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No the now 7 billion and counting would not even be enough to even jolt it, the earth is in a tight orbital lock and has been for years, it would take the force of a sun larger than our own or a black hole, if it were enough due to the fact the earth is round the effect would be too distributed, and Asia will have the most effect due to the population size

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Yes, according to Newton, every action has an equal and opposite reaction, so it would move, but it would be in relation to the difference in masses, so the distance the earth would move, would be something like less that the width of a proton, or whatever. Very small, impossible to measure, but factual, due to the principle of the issue. They've proven this stuff time and time again. We've been in space, you know.

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BlastedRemnants
Oh, I see what your comment was about now, lol. I disagree though, and I hope that you will too in a moment. Everything does have an equal and opposite reaction, that is true. But in this case, I don't think that the reaction would be the Earth moving, not even a fraction of a proton's width. I think it would be much more likely to compact the surface that we all jumped from, whether it be the floor, the dirt beneath it, or the plates below that. Earth is not a solid mass of material, like a bowling ball, it is a mashup of all sorts of different stuff, like a chicken nugget. So, the force that our jump exerted would be transfered from one material to the next, losing energy every step of the way and fading away entirely long before having any effect at all on our orbit or rotation. That's what I think anyway, but I'm a highschool dropout, I admit it lol.
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It's an interesting point. However, when we are at the apex of our jump, say a foot off the ground, there IS mutual gravitational attraction. The effect it has on us is quite clear: we come right back down. The effect on earth could only be described as theoretical, but it is there, I believe. Could be wrong.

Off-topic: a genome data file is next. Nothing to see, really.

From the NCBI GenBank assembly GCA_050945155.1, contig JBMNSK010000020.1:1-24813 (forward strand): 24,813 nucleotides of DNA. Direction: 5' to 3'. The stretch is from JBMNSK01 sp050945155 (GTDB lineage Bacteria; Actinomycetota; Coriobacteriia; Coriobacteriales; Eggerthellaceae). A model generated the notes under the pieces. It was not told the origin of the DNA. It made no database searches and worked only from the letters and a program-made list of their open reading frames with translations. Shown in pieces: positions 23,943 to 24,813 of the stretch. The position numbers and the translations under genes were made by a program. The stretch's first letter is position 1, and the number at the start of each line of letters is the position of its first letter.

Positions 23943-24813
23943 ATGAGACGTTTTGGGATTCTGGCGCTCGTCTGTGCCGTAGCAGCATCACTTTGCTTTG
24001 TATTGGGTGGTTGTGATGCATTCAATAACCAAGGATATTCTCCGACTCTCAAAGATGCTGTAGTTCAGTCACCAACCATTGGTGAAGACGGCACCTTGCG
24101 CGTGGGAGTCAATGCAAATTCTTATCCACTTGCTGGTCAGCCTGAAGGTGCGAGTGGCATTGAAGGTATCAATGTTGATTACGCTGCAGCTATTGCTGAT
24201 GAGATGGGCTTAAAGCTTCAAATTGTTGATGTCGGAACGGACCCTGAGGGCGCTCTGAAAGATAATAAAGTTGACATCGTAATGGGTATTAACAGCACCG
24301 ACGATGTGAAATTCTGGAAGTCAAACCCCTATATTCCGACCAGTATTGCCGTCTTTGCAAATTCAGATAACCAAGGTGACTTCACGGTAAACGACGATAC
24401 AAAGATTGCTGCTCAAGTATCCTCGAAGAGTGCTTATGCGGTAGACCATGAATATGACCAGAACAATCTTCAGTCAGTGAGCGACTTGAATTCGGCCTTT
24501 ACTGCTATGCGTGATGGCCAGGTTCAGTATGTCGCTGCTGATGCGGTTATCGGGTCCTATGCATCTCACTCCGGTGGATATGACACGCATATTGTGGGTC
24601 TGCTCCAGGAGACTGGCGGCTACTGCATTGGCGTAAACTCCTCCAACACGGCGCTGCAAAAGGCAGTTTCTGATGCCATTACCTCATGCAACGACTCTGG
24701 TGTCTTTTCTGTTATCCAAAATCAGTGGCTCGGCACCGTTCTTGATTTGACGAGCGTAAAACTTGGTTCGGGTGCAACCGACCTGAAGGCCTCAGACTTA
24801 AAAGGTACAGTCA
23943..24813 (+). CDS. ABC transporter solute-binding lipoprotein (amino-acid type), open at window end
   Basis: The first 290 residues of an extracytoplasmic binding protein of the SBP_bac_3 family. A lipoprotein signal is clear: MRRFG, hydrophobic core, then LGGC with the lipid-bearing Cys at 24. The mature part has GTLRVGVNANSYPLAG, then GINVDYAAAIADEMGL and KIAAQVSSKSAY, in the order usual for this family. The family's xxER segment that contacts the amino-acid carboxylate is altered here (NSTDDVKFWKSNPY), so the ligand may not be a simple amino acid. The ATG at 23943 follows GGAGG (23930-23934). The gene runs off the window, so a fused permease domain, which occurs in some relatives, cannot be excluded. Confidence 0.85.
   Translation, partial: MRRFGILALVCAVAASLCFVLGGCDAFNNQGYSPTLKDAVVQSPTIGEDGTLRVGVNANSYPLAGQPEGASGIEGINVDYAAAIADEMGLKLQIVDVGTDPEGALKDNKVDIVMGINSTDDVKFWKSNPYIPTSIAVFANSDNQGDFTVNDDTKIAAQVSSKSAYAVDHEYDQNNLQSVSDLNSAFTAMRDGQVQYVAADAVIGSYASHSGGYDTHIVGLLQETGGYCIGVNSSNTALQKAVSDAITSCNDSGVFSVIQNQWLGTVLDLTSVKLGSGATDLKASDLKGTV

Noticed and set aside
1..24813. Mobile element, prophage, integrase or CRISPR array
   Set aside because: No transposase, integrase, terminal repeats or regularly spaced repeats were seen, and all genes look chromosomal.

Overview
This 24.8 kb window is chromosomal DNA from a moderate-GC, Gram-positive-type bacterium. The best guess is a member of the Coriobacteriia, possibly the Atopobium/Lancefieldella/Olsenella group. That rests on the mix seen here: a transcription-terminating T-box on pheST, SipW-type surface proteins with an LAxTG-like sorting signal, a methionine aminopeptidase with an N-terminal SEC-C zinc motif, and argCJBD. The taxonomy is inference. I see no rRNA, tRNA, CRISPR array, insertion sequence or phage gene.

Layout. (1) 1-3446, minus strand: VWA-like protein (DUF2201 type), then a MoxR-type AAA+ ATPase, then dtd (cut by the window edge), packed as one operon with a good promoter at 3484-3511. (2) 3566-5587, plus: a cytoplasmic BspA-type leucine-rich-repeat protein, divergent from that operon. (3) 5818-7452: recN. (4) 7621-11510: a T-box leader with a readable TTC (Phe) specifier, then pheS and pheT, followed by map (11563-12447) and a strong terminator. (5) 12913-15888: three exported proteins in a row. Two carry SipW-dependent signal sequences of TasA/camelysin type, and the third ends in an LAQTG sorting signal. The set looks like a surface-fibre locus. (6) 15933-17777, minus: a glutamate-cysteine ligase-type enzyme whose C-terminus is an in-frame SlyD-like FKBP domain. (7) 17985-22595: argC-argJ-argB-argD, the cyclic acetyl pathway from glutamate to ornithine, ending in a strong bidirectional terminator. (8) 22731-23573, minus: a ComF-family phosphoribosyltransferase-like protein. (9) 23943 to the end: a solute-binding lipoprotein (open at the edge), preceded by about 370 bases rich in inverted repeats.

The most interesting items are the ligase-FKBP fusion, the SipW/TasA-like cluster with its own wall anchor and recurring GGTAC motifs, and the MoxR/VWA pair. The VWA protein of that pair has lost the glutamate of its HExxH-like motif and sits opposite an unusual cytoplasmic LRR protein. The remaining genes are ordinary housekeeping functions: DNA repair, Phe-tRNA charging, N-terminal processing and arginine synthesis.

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BlastedRemnants
I actually think that us leaving the ground IS the equal and opposite reaction to us pushing against it. We push, the Earth doesn't move, so we jump instead.
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But! Does the earth really not move? Our leg muscles create a force. WE move away from our mutual center, say maybe a foot. You claim the earth will move not at ALL? We went into space, you float, you push something, it moves away from you, AND you move away from it (away from the spot where you pushed it). It's all connected to the masses of the objects. I swear science backs this up.
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BlastedRemnants
Well sure, but there are times when you will try to move something that can not be moved. At times like this, the reaction is still equal and opposite, but it's in a different direction. I'm no science expert, so I can't really explain exactly what I mean, but the Earth is where it is in the Galaxy because of the Sun and everything else up there. Any force that we could possibly exert down here would be restricted to our immediate surroundings. As in, whatever is directly below each of us as we jump. I think that at the most, we might compact the ground a bit if we managed to cram everyone into a small enough area, but that would be it. Remeber that we're talking about moving the entire planet, and that the Earth's position in Space is determined by it's mass and gravity compared to everything else's mass and gravity. So all we would really be doing is moving some of our planetary mass around for a moment, nothing would change in the big picture. I wish I could explain my thoughts a bit better, maybe Waldorff will see this and tell us who's right, lol.
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Well, it's more of a thought experiment, but I really wasn't referring to our tiny feet pushing on the earth when we land, so much as our tiny mass moving off our planet for a tiny moment of time.
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seagirl1998

Well it would a bit, but e world is heavier than 7 billion people. Maybe in 20ish years. Btw thanks for following me.

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false.